E. ferox

From R200.00

Found in the sandy soils of Northern KwaZulu-Natal to Inhambane in Mozambique. This cycad grow well in sunny and shady positions, the shade plants producing darker, more luxuriant foliage. The leaves are dark green, 1-2m in length, erect to spreading. The stem can grow up to 1.5m tall.

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“Maputaland Cycad

Encephalartos ferox is a small cycad with 35 cm wide subterranean trunk. It gets its name from the Latin word ferocious, likely from the spine-tipped lobes on the leaves of the plant. It is found naturally on the south-eastern coast of Africa where it has been used by local people for its starch content. It is considered to be one of the most popular cultivated cycads. It is also known as the Maputaland cycad, Zululand cycad, Tongaland cycad (Eng.), Maputalandbroodboom, Tongalandbroodboom (Afr.), umthobane, uthobani (Zulu), chihanga (Thonga).

The trunk is often subterranean, and can grow up to a meter in length. Its roots contract due to the collapse of transverse sheets of cells in the cortex. It is thought that this contraction can help prevent seedlings from desiccation as they develop. The leaves are pinnately compound and can grow up to two meters long. They are typically hard-textured, and green. Young leaves are described as being hairy, and ranging from dark green to coppery brown in color. Each leaflet is about 15 cm long and about 3.5 to 5 cm wide. The leaflets can be flat or twisted, and are usually broad with spine-tipped lobes. They are inserted at about 70° on the rhachis.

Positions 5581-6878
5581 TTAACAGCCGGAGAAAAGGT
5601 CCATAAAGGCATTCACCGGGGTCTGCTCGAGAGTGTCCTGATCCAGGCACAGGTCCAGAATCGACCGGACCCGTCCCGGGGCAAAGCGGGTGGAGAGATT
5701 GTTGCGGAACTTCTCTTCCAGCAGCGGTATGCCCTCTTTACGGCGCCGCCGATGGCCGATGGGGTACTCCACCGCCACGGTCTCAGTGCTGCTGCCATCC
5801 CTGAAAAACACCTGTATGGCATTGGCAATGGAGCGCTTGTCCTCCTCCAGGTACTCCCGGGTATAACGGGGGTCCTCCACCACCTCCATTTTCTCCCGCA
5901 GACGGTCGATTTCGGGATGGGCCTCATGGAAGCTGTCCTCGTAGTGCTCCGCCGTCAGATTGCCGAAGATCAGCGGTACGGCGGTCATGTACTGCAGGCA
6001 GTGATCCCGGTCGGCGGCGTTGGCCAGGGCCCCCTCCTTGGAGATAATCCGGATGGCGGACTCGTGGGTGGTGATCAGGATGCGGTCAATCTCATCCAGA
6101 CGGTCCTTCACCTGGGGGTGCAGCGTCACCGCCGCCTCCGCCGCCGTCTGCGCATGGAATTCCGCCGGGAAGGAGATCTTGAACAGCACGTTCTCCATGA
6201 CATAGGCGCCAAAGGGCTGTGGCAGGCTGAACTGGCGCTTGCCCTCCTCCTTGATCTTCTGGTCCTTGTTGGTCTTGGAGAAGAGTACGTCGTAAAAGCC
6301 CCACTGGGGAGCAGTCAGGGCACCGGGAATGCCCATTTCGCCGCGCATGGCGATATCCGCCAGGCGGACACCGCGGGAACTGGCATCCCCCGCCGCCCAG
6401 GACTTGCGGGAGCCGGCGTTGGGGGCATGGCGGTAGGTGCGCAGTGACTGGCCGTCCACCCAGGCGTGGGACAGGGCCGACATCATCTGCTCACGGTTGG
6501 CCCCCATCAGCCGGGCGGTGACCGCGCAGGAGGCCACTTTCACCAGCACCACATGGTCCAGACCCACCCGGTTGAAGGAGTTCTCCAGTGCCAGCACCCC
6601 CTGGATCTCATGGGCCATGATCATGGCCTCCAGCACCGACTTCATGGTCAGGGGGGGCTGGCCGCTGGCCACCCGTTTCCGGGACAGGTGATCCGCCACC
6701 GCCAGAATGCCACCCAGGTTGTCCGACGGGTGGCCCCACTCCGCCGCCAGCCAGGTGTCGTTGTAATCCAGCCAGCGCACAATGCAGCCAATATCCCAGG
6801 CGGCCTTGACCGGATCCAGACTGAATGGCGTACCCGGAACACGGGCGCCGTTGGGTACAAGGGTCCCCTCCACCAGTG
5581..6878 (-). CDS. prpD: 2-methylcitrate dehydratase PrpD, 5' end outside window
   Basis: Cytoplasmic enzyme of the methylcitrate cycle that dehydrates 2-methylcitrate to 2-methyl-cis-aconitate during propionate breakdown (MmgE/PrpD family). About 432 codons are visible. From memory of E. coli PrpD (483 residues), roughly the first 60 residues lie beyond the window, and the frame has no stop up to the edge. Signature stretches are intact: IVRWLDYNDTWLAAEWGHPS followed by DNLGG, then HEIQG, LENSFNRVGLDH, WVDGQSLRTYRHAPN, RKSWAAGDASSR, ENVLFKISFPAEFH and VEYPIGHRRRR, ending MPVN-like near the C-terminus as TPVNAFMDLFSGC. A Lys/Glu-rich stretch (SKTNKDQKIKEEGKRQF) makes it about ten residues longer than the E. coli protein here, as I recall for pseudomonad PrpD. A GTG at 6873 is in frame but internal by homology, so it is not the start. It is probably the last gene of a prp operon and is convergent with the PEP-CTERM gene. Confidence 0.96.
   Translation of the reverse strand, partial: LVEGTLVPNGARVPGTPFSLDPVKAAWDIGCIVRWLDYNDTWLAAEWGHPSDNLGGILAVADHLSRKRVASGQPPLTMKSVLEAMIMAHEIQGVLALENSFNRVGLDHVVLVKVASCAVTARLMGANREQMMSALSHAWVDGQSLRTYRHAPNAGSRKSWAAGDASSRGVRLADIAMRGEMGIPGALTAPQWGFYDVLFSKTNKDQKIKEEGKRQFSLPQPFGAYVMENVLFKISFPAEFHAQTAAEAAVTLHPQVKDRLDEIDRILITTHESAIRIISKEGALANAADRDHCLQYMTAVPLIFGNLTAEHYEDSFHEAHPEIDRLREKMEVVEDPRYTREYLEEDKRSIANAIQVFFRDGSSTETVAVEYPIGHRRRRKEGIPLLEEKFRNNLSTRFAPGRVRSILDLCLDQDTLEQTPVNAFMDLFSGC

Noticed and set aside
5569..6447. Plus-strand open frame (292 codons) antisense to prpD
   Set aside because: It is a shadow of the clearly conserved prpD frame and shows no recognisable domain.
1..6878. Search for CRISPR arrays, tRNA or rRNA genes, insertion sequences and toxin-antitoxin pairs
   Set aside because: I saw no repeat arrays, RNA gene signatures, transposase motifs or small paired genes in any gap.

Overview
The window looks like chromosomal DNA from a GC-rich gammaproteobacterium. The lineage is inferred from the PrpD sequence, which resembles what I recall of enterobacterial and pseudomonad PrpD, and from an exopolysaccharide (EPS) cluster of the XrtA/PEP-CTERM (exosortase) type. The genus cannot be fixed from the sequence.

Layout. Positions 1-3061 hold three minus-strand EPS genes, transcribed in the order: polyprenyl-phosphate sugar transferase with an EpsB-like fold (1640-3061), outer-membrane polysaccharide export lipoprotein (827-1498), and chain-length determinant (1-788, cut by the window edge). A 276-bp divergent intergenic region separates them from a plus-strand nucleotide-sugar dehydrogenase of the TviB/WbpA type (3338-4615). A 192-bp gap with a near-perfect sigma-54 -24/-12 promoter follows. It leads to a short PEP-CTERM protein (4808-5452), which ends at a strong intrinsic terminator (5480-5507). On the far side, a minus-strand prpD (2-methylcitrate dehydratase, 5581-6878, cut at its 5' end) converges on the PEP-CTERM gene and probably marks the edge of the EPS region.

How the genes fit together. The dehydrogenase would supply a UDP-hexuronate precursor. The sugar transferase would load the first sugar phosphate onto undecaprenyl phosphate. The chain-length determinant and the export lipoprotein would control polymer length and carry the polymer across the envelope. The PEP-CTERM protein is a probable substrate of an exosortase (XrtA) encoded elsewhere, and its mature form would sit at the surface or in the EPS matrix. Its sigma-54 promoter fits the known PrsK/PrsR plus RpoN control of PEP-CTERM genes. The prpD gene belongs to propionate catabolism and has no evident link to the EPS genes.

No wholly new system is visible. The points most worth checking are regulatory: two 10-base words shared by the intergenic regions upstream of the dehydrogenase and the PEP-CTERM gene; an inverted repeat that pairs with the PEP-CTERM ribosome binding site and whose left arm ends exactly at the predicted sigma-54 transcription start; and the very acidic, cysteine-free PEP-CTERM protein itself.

shade dark green low watering fast growth frost-sensitive common
shade dark green low watering fast growth frost-sensitive common

Encephalartos ferox is popular in gardens and in the horticultural trade and is one of the more commonly available cycad species available in nurseries. It grows best in partial shade and require plenty of water. It is not tolerant of very severe frost.

This species may be propagated from seeds or by the removal of offsets or suckers. In order for pollination to occur, it is essential to have both male and female plants in cone at the same time. Although pollination does occur naturally in the wild where populations are larger, pollination must be done artificially in a garden environment. The pollen needs to be collected from the male plants and may be stored in a freezer for many months. When the female cones are ready to receive pollen the cone scales open ever so slightly. Hand pollination can then be done by washing the pollen mixed with distilled water into the female cone.

Although seeds will always be produced by female cones, they will only be viable and germinate if they have been successfully pollinated. To determine if the seeds are fertile – remove the fleshy covering by soaking them in water for 2-3 days and then rubbing it off. Then put seeds in a bucket filled with water … the heavier fertile seeds will sink to the bottom and the infertile seeds will float on top.

The embryo develops in the seed immediately following fertilisation but it will take 6-7 months until it is ready to germinate. During this time, the cleaned seeds may be stored in a dry cupboard. Once the seed germinates, a tuberous tap root is immediately formed and once established, the first leaf will emerge. This is about 6 weeks after the emergence of the root.”

Source / credit: https://africacycads.com/cycads.php

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